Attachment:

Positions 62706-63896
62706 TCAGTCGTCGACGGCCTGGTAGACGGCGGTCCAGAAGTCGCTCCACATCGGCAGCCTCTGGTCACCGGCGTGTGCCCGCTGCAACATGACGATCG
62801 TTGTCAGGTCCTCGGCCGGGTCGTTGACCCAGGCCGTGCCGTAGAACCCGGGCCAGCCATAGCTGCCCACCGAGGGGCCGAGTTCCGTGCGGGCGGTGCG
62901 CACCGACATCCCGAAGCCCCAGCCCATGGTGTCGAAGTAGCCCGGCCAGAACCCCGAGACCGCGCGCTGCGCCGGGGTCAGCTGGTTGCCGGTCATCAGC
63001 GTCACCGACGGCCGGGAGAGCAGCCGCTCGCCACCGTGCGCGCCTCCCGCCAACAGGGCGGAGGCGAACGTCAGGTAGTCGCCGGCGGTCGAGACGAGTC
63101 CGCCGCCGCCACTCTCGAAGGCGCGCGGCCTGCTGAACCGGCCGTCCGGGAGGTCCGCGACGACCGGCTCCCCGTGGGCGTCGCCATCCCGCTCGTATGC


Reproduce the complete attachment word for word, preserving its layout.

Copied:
Positions 62706-63896
62706 TCAGTCGTCGACGGCCTGGTAGACGGCGGTCCAGAAGTCGCTCCACATCGGCAGCCTCTGGTCACCGGCGTGTGCCCGCTGCAACATGACGATCG
62801 TTGTCAGGTCCTCGGCCGGGTCGTTGACCCAGGCCGTGCCGTAGAACCCGGGCCAGCCATAGCTGCCCACCGAGGGGCCGAGTTCCGTGCGGGCGGTGCG
62901 CACCGACATCCCGAAGCCCCAGCCCATGGTGTCGAAGTAGCCCGGCCAGAACCCCGAGACCGCGCGCTGCGCCGGGGTCAGCTGGTTGCCGGTCATCAGC
63001 GTCACCGACGGCCGGGAGAGCAGCCGCTCGCCACCGTGCGCGCCTCCCGCCAACAGGGCGGAGGCGAACGTCAGGTAGTCGCCGGCGGTCGAGACGAGTC
63101 CGCCGCCGCCACTCTCGAAGGCGCGCGGCCTGCTGAACCGGCCGTCCGGGAGGTCCGCGACGACCGGCTCCCCGTGGGCGTCGCCATCCCGCTCGTATGC